One very common Photoshop task is making selections that are used for a variety of purposes during the editing process. We’ve featured tutorials on this several times in the past, but the video below is all about a specific refinement that’s easy to accomplish and will vastly improve your results.
One problem with the conventional method of making selections is that the final image often displays halos, jaggy edges, and other disappointing artifacts. In this tutorial from Photoshop Café, a great channel for straightforward editing techniques, you’ll learn how easy it is to achieve super clean selections without any ugly distractions.
Instructor Colin Smith, Founder of Photoshop Café, demonstrates his five favorite “secrets” in barely 10 minutes for getting the job done. He begins with a quick-and-imprecise selection by navigating to Photoshop’s Quick Selection tool and choosing the Select Subject option.
The next step is the Select and Mask tool using Object Aware. He demonstrates how to change the background color to make it easy to view both the light and dark edges. These rough edges are what Smith shows you how to repair in the process that follows.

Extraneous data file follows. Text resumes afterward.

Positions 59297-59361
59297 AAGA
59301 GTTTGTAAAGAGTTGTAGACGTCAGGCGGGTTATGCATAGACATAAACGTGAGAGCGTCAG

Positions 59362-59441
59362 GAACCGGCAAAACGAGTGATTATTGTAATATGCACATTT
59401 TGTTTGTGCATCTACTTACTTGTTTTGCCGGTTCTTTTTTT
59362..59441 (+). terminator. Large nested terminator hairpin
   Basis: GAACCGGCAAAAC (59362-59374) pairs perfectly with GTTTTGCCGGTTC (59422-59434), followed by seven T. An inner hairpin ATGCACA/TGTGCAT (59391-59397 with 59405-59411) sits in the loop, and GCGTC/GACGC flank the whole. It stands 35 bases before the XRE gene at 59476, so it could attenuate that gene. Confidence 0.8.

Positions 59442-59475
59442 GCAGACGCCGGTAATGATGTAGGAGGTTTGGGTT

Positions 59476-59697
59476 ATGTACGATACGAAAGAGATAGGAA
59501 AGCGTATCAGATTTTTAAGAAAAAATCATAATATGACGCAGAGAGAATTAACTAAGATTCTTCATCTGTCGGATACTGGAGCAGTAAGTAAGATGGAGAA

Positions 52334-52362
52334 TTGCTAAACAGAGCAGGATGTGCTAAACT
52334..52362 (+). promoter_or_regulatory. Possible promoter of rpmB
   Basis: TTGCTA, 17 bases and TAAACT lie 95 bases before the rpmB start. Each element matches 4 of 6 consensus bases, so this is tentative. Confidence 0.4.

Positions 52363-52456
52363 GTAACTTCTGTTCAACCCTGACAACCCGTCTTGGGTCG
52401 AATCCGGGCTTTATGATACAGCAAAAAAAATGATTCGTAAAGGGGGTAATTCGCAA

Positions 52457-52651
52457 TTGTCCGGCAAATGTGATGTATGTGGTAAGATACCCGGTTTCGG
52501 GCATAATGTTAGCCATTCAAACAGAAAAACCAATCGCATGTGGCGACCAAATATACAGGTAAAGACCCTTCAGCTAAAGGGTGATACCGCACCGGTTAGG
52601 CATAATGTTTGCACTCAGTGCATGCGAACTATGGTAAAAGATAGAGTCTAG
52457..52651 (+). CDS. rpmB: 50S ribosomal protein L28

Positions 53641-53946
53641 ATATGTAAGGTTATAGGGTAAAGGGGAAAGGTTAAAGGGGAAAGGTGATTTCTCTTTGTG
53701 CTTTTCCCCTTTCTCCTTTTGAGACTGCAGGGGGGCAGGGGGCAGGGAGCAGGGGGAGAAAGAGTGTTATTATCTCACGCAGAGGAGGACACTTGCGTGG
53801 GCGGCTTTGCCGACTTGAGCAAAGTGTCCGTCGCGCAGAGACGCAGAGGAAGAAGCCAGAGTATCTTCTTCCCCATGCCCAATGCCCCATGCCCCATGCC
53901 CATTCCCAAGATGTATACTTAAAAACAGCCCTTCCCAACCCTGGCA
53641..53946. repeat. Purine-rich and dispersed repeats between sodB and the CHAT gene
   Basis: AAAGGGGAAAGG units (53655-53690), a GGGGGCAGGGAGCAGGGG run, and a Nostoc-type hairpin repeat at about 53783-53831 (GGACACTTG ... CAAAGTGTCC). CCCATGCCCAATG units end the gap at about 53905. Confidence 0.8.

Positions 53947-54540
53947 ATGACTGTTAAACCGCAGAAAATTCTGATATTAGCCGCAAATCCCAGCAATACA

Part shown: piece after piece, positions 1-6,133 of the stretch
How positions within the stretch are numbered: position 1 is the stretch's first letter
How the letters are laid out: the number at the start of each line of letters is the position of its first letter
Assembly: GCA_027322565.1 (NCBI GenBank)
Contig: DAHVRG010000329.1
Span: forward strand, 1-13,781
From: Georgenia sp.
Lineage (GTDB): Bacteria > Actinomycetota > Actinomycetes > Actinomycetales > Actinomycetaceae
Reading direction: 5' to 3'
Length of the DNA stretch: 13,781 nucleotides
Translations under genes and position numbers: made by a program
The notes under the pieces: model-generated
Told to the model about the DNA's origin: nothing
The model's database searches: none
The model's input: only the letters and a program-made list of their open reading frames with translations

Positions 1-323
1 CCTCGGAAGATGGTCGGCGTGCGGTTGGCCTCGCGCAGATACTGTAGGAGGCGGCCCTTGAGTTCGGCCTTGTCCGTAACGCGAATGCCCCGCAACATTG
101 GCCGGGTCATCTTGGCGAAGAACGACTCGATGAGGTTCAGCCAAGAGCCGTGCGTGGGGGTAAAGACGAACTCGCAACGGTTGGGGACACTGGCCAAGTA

Smith begins the transformation with Photoshop’s basic tools, like the Hair Brush, before moving on to those that are “more exotic.” As he explains, the Hair Brush tool works quite well, with the settings he provides, when repairing soft edges. But fixing hard edges requires a different approach.
After demonstrating a few basic improvements, Smith moves on to more powerful methods that refine a selection to perfection. These involve compressing the mask, Gaussian Blur, what he calls “split-pixel painting,” and a few combining techniques.
Even precise hair selections are made easy by using the five powerful tips Smith’s provides. After watching this lesson you’ll never have to settle for the jaggies again.
After watching the video head over to Smith’s instructional YouTube Channel where you’ll discover more ways to easily improve your images.
And don’t miss another tutorial of Smith’s that we posted in the past, demonstrating the easy way to use Photoshop’s new HDR features.